More than fifty years ago, the Cambridge political scientist John Dunn shook the academic world by the collar when he argued—contrary to the secular account of the origins of liberal democracy—that the intellectual father of the liberal project was an essentially Christian thinker. A chief complaint in his Political Thought of John Locke (1969) was the absence of any serious treatment of the relationship of Locke’s political philosophy to his religious beliefs. “It is an astonishing lacuna,” he wrote.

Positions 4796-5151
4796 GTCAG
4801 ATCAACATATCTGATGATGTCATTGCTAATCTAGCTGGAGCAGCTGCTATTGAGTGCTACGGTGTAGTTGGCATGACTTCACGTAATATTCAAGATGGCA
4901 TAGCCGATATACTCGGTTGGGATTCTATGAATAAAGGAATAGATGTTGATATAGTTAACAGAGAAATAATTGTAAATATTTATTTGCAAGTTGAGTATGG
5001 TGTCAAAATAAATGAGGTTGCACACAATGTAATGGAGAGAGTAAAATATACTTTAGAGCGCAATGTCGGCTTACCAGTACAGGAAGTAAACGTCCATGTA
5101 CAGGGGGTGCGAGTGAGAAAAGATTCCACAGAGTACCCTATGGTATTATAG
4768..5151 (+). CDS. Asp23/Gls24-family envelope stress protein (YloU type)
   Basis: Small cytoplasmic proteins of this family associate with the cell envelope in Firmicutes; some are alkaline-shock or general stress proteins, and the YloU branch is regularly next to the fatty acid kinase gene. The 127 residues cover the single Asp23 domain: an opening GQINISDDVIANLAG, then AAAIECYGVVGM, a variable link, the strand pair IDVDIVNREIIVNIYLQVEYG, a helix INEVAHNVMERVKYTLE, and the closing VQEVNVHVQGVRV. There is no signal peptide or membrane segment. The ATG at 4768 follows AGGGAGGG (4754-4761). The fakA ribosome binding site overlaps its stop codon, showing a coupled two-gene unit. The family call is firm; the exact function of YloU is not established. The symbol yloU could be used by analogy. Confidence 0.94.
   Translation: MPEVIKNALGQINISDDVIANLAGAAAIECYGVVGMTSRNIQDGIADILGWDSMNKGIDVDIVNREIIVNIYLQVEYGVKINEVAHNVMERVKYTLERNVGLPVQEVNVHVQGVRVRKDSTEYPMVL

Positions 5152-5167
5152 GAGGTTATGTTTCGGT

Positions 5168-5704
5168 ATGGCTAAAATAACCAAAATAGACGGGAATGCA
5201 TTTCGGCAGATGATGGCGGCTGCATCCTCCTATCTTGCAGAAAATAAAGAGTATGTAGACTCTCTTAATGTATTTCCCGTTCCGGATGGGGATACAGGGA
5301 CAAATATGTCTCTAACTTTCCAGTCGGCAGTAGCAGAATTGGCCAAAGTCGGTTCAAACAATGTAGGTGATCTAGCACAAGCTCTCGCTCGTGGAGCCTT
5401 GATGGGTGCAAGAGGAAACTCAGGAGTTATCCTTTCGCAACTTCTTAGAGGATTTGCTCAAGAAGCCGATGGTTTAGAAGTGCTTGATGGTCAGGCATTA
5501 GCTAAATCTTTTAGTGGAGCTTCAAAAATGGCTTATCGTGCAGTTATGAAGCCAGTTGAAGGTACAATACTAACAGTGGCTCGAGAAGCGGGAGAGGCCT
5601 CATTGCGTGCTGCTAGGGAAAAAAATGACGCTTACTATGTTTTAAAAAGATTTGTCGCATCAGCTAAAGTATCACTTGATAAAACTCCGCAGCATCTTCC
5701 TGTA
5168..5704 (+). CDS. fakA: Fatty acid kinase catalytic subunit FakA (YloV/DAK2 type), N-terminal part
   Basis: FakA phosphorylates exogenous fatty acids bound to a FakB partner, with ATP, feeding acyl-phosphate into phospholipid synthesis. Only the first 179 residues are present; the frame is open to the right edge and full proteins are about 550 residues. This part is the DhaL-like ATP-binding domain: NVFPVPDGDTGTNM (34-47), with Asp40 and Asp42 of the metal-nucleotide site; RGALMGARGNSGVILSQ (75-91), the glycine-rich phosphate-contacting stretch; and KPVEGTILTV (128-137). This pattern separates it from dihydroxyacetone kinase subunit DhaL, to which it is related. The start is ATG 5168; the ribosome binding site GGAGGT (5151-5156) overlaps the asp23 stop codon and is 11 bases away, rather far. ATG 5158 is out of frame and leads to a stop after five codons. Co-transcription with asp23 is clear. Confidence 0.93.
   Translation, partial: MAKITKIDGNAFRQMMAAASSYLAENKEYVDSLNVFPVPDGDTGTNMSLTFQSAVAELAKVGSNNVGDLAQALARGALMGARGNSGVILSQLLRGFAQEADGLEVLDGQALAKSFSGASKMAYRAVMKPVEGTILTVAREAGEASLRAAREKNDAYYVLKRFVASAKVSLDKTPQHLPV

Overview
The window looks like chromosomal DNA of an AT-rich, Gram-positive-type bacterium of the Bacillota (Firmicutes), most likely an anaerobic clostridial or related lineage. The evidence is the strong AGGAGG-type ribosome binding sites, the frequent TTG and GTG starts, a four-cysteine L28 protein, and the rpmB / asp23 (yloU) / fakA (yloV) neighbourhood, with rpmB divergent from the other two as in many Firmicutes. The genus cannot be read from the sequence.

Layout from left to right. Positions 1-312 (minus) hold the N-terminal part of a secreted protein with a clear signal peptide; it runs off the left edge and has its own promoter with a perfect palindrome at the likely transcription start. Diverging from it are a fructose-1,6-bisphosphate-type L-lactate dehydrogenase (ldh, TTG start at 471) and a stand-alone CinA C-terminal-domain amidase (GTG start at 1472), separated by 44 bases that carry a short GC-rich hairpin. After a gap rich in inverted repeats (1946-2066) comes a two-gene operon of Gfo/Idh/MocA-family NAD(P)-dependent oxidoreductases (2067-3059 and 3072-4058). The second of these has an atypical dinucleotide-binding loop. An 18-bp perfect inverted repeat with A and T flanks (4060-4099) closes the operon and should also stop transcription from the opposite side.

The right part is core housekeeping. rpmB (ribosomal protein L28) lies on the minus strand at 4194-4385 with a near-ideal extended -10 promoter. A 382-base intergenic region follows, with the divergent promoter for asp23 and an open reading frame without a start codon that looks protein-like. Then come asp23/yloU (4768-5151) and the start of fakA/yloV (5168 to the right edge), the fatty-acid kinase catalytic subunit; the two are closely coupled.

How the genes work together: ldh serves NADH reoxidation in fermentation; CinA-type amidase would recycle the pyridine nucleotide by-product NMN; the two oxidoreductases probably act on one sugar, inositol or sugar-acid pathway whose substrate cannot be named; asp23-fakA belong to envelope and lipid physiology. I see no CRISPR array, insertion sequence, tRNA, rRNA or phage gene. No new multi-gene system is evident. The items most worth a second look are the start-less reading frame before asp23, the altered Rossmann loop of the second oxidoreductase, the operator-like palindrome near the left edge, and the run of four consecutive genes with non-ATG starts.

Dunn’s work, an exploration of Locke’s Two Treatises of Government (1689) in its historical context, did much to fill it. “Locke saw the rationality of human existence, a rationality which he spent so much of his life in attempting to vindicate, as dependent upon the truths of religion,”...

 

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